The importance of delivering on customer expectations
A prospective customer receives dozens of inputs that help them define their expectations of a company. From advertisements, to sales conversations, to referrals from friends and family, customers use these signals to build an idea of the value your company delivers.
Marketing teams across the world spend hundreds of billions of dollars to set high expectations in order to attract new customers. Buy our product, says marketing, and you’ll look just like a supermodel. Use our product, they claim, and you’ll become the next Amazon. In a world where a competitor is only a Google search away, it can feel like we need to promise the moon and the stars to close the deal.
Customer expectations are higher than ever. And this causes problems when it comes to businesses actually meeting those expectations.
Because while businesses want to acquire new customers, they also want to retain them. All businesses have a set of desired outcomes or goals they want to achieve. This might be something as simple as a revenue goal, or as specific as an increase in Net Promoter Score. Achieving these goals is what fuels business growth. But to achieve these goals, businesses have to meet the expectations their customers have.
To get from new customer to repeat customer, businesses need to provide a customer experience that meets the expectations marketing has set.
Customer experience is the delta between the customer’s expectation, and
the performance a company delivers.
That means you have two options to improve the customer experience.
You can either decrease or clarify the expectations the customer has, or improve the performance your company delivers. For example, consider that a customer is expecting next-day delivery, but their order actually arrives three days late. That’s a very poor customer experience.
However, if the customer was expecting the order to arrive in five days and it arrived two days early, that’s a very good experience.
As it stands, companies today aren’t meeting the expectations of customers very often. In a Bain & Company survey of the customers of 362 companies, only eight percent described the experience they
received as “superior”.
In many ways, it’s all in their head. The customer’s perception of performance matters much more than the business’. Similarly, the only expectations that matter are the ones the customer holds.
You’ve heard all the stats before. Eighty-six percent of customers are willing to pay more for a better customer experience Competitive Enterprise Institute (CEI). Sixty-nine percent of customers switch brands due to real or perceived poor experience (Michaelson & Associates). Ninety-one percent of unhappy customers will not willingly do business with you again (Lee Resources). But these stats, while worrying, don’t illustrate the true cost of ignoring customer experience.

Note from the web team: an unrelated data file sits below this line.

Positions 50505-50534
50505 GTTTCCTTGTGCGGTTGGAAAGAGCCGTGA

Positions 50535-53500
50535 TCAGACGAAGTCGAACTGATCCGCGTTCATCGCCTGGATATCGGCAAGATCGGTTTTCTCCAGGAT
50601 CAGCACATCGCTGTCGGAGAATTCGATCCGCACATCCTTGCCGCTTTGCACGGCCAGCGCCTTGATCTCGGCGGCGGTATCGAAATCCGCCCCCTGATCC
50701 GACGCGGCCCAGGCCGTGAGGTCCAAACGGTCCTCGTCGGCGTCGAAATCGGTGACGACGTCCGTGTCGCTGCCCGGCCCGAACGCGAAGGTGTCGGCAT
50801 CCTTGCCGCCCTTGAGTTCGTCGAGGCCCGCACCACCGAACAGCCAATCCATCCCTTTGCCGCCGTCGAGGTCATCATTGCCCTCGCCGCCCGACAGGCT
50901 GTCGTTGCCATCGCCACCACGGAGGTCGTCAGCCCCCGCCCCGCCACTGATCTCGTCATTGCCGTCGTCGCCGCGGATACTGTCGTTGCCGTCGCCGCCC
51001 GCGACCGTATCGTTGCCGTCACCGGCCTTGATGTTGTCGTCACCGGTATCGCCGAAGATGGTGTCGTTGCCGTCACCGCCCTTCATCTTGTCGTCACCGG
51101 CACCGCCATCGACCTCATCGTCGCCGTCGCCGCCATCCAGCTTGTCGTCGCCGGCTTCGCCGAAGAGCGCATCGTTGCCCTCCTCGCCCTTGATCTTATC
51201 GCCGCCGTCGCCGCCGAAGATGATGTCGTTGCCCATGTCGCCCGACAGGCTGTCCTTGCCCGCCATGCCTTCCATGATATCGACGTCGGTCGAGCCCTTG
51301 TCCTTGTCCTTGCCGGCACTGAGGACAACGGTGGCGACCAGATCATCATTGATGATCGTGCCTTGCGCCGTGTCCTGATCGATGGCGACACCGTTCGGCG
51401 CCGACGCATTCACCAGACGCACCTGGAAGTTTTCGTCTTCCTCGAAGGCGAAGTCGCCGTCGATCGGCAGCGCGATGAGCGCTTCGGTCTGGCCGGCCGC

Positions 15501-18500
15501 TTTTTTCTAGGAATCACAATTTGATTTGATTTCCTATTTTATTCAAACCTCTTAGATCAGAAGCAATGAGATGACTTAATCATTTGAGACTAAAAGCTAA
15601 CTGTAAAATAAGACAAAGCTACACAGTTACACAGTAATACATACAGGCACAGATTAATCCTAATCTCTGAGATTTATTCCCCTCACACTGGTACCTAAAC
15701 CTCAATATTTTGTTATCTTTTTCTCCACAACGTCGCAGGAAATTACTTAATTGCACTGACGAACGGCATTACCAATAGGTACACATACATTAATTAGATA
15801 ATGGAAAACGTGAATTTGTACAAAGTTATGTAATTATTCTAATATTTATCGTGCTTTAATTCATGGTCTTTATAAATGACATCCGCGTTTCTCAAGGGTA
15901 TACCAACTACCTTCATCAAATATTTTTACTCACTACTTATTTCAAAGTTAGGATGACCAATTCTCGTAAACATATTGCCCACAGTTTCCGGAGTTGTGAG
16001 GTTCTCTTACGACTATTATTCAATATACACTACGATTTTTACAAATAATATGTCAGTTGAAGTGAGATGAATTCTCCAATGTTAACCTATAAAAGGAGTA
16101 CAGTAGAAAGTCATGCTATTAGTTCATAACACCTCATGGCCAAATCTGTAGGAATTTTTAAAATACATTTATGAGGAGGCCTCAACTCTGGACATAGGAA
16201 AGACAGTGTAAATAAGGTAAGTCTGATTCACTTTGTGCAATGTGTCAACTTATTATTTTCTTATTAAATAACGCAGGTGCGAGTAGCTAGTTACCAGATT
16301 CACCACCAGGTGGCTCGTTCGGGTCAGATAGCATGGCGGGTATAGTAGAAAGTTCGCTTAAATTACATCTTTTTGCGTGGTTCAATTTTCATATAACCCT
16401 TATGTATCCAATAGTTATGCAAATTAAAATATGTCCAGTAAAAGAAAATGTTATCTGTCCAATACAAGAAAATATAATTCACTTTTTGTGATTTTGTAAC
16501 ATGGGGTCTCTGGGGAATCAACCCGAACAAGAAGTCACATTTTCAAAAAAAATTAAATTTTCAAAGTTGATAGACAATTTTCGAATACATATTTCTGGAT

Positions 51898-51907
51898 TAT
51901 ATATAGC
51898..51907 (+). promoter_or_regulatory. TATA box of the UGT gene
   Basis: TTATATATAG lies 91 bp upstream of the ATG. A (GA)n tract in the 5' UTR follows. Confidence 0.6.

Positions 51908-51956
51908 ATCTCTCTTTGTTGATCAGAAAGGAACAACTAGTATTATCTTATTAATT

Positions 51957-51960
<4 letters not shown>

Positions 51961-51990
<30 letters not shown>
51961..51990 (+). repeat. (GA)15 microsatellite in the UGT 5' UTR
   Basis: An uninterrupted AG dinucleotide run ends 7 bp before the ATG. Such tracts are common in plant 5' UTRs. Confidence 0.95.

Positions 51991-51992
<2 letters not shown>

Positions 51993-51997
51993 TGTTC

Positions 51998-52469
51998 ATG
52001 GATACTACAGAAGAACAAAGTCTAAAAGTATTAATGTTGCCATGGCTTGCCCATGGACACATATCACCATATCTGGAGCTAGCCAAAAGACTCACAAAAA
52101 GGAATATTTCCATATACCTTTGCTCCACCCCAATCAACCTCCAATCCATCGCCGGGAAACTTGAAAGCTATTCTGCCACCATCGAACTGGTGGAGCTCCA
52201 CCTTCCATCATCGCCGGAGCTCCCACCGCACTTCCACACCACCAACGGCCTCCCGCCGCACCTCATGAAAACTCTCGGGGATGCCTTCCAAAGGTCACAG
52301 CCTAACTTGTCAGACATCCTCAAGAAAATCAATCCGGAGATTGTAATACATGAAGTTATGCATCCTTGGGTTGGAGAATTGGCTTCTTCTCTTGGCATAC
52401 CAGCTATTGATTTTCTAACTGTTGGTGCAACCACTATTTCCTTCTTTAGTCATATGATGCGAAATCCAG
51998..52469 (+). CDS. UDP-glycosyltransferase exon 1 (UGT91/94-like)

In today’s vastly connected world, customer experience is the biggest differentiator companies have when it comes to beating the competition. Competing on price leads to smaller and smaller profit margins. It’s possible to compete on product, but often difficult to stand out in crowded marketplaces. In the face of more easily accessed competition, customer experience is a much more important differentiator for companies that are at risk of
And investing in customer experience yields results. A great customer experience leads to increasingly loyal customers, who continue to purchase and recommend you to friends and family. A poor customer experience means working twice as hard to acquire new customers to replace the customers that have already left. Delivering on customer experience is a highly reliable way to grow your company.
The good news is that companies are able to affect both variables in this customer experience equation. We can help set better expectations
(or just understand the ones our customers are already have).
We can deliver better performance in the areas that matter.
The problem is that most companies today don’t have a good understanding of what drives their customers’ experiences. Their data is disjointed or missing. They can’t accurately predict what levers they need to pull to provide a better experience. In order to deliver on customer expectations and move customers from new to loyal, businesses should invest in customer experience management (CEM).
Gartner defines Customer Experience Management (CEM) as “the practice of designing and reacting to customer interactions to meet or exceed customer expectations and, thus, increase customer satisfaction, loyalty and advocacy.”
An effective CEM program involves seeking customer feedback and then acting on it, creating a closed-loop system. CEM necessarily involves reaching across departments to bring multiple teams, stakeholders, and systems together in an effort to improve the entire customer experience from start to finish.
Companies that break down organizational silos to build a successful CEM program see many benefits. Service insights feed into marketing initiatives, marketing surveys drive product improvements, product usage influences service decisions. CEM benefits are seen across the entire organization. As Gartner explains, meeting and exceeding customer expectations increases customer satisfaction. A well-designed CEM program also:
At Cisco, we believe that modern customer experience management relies on three pillars.
By bringing these three pillars together, businesses can build a strong CEM program that delivers results. Read on to learn more about the three pillars of customer experience management and how your company can implement each one to continuously meet and exceed customer expectations.